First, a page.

For about 60,000 Covered California customers, choosing a health plan next year will be easier, and possibly more painful, than ever: There will be only one insurer left in their communities after Anthem Blue Cross of California pulls out of much of the state’s individual market.
That means they could lose doctors they trust, or pay higher premiums.
Anthem’s departure is also a blow for the Covered California exchange, which often has boasted that healthy competition among its plans helped lower costs and improve its members’ access to care.
Competition won’t be so healthy next year for Covered California enrollees in six counties: Monterey, San Benito, San Luis Obispo, Santa Barbara, Inyo and Mono. For them, it will be Blue Shield of California — or bust.
Portions of seven other counties also will be served only by Blue Shield.
Californians in those areas who buy their plans outside the Covered California exchange also may be limited to one insurer. It’s not clear how many people that includes.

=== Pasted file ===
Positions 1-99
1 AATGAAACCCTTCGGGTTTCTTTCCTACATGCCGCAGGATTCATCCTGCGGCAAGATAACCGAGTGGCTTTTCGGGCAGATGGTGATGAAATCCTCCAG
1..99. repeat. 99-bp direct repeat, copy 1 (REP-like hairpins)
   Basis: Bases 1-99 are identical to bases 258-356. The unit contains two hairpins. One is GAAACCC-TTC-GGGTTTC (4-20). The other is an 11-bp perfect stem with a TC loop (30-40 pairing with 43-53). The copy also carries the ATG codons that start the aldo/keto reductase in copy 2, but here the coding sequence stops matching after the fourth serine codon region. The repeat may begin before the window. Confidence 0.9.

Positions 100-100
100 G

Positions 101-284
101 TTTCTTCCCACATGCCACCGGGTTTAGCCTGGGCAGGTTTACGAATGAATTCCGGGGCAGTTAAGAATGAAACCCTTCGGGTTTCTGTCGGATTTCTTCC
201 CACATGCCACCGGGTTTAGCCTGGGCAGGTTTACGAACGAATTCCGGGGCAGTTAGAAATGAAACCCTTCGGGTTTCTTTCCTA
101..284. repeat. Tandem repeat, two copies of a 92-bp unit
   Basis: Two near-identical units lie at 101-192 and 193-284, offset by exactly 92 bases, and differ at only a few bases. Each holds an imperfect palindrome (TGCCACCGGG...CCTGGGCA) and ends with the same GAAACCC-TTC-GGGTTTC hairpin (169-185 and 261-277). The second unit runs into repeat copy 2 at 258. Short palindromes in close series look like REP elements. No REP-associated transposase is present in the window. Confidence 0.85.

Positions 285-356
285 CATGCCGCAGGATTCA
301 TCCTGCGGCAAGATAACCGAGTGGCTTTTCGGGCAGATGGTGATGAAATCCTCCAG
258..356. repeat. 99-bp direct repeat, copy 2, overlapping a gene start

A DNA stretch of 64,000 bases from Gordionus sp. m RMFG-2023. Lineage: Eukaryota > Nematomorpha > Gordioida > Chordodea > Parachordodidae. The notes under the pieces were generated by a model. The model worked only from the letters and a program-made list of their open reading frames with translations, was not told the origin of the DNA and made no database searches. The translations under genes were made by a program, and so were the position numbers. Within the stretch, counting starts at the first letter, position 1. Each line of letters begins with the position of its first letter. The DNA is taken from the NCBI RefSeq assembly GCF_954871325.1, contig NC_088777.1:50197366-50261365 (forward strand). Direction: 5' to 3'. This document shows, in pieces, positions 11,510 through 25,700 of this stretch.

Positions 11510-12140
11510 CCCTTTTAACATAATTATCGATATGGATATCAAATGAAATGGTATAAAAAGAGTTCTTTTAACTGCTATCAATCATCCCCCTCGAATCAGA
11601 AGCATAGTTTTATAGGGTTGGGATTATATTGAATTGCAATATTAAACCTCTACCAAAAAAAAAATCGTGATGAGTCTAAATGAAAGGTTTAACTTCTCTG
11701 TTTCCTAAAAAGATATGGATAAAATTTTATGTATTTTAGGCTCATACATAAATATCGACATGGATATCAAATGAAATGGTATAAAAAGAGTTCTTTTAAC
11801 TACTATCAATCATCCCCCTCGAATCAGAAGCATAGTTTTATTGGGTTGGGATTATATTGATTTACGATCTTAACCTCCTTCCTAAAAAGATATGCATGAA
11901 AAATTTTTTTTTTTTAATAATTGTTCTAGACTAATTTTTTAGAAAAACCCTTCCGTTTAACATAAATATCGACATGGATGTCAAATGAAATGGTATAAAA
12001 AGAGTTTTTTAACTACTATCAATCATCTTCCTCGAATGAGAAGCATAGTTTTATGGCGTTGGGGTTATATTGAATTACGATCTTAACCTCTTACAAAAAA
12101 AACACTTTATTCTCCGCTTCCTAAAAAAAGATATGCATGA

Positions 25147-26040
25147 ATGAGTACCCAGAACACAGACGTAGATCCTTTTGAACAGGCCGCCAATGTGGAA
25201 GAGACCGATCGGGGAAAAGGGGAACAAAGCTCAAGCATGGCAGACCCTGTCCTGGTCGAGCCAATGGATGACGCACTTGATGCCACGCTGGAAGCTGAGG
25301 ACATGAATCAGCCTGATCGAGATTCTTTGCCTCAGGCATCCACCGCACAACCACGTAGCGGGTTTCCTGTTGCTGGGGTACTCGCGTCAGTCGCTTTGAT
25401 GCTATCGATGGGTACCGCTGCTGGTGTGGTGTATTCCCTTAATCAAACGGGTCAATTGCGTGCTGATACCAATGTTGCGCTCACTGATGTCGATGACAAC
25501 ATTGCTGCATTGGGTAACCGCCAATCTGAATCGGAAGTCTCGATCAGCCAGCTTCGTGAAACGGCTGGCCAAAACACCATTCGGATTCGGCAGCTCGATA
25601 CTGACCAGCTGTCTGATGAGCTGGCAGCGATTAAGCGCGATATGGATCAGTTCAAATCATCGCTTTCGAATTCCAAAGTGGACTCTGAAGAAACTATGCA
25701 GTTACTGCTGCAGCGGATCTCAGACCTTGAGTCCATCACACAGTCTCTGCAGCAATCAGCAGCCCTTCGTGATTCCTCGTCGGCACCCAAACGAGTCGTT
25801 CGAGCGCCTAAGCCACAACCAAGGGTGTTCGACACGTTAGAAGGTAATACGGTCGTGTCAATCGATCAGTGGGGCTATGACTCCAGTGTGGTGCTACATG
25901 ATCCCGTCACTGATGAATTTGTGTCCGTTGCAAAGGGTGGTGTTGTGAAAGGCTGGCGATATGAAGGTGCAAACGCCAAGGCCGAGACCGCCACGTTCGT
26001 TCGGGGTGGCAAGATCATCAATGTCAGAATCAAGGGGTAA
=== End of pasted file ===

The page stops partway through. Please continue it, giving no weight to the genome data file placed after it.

“If one of [Covered California’s] goals … was to provide a competitive marketplace where people will have options and real choices, then there is a failure to meet that goal” in those areas, said Kevin Knauss, an insurance agent based in Granite Bay, outside Sacramento.
The lack of competition means “There are definitely going to be people who will have to pay more for their health insurance,” Knauss said.
Consumers who live in the one-plan areas and don’t receive federal tax credits to lower the cost of their premiums will be the most affected, he added. They will have to shoulder the full amount of the increase if the Blue Shield premiums are higher than what they are paying now.
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